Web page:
Whether you are travelling abroad or staying in the UK, it is important to:
Avoid the sun between 11:00am and 3:00pm when it is at its strongest.
Keep covered - wear a wide-brimmed hat and long clothing.
Use plenty of sunscreen - factor 15 or over. Re-apply every two hours and after swimming.
Deep Vein Thrombosis
It is thought that sitting still for a long time, such as on a long haul flight, can lead to blood clotting in the veins.
To avoid this:
Drink plenty of non-alcoholic drinks.
Exercise - wriggle the toes and walk up and down the aisle of the aircraft.
Wear flight socks.
Ask your GP whether taking an aspirin would be appropriate.
This is by far the most common problem to affect travellers and is often caused by contaminated food and drink.
To avoid travellers’ diarrhoea:
Drink bottled water and use it to clean your teeth.
Don’t have ice in drinks, unless you know it is safe.
Only have fruit you can peel or you can wash in safe water.
Avoid raw vegetables and salads.
Avoid eating re-heated food or food that has been left at room temperature for some time.
Shellfish can pose a particular risk. If in doubt do not eat it.
Avoid eating raw or undercooked meat and fish.
Always wash your hands after going to the lavatory and before eating.
If you are travelling to an area where malaria is a risk, prevention is vital. Speak to our pharmacist at least one month before you travel.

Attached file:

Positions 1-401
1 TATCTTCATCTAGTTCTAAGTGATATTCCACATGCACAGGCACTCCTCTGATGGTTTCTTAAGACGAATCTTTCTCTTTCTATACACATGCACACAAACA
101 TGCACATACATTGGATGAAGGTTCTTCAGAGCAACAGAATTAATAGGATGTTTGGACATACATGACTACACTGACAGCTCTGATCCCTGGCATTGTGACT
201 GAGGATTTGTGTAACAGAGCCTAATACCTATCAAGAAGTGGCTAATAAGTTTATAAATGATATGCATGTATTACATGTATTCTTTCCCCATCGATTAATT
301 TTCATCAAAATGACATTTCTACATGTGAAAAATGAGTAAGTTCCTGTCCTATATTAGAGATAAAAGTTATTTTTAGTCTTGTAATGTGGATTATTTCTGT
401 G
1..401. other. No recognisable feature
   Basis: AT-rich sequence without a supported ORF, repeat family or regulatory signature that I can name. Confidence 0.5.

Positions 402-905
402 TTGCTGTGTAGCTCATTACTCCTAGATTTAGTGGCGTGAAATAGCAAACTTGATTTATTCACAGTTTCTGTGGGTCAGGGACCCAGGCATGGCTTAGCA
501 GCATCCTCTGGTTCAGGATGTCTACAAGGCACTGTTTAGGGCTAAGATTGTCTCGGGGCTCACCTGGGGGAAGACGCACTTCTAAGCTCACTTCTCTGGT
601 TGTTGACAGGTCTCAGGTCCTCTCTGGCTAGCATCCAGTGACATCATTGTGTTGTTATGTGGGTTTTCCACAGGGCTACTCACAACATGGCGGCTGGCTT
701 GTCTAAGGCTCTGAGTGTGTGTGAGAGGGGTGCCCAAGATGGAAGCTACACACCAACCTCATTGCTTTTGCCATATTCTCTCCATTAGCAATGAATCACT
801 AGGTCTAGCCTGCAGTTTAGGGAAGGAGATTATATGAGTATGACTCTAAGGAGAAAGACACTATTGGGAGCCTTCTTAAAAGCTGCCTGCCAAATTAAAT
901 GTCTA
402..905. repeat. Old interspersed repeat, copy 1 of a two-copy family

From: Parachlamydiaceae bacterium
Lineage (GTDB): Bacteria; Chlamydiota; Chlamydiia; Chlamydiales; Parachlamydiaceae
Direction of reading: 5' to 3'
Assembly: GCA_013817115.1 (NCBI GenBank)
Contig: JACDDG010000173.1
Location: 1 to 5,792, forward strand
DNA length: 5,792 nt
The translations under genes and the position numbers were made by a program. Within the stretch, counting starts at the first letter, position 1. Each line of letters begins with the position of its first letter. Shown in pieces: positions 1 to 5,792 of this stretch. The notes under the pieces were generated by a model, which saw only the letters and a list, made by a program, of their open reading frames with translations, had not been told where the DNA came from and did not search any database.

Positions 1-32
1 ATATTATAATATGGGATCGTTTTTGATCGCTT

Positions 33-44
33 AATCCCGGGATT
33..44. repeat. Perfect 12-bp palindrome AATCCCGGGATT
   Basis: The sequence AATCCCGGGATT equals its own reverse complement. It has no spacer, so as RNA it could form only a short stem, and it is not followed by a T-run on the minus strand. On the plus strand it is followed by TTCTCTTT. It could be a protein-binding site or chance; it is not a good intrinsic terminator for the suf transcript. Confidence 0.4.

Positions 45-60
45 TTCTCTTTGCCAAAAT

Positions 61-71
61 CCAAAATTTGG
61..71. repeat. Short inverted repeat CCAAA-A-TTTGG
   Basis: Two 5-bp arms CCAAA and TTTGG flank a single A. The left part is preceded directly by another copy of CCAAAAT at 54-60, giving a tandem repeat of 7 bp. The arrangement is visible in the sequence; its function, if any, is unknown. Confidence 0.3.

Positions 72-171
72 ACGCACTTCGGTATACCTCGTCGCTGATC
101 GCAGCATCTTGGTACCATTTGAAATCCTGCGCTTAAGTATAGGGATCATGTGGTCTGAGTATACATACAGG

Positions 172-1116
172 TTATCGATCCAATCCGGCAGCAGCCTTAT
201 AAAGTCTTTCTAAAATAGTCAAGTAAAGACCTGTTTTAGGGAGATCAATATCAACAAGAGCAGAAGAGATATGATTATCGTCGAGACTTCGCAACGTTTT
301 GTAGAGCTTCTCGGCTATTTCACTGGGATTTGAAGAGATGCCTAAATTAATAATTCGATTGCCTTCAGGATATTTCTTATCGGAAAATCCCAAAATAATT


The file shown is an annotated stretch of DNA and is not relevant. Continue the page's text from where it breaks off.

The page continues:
To reduce the chance of being bitten by a mosquito or other disease-carrying insect:
Apply insect repellent to all exposed areas of skin.
Wear long sleeves and trousers, especially in the evening.
In your room, use a mosquito coil, spray or plug-in insecticide vaporiser.
Mosquito nets can also provide good protection.
To avoid the risk of contracting sexually-transmitted diseases, always use a condom.
Purchase condoms in the UK before you travel, as sometimes only poorer quality brands may be available overseas.
Immunisation protects you from diseases. You may already be protected from diseases such as tetanus, but other immunisations, such as typhoid, would generally be given especially for travel. Although few immunisations are legally required before you travel, many are recommended for holiday destinations. Ask our pharmacist for further information.
Try to allow at least two months for immunisations before you travel.
Remember to use your common sense when taking part in outdoor or sporting activities. Alcohol should not be drunk before swimming or taking part in water sports or any other activity during which you could be hurt.
It is better to buy items you may need in the UK as you will be familiar with the brands. It would also be easier than trying to explain your symptoms to a non-English-speaking pharmacist.
Personal medication (take in hand luggage)
Paracetamol or other painkillers
First aid kit
Medicines to treat diarrhoea (ask your pharmacist for advice)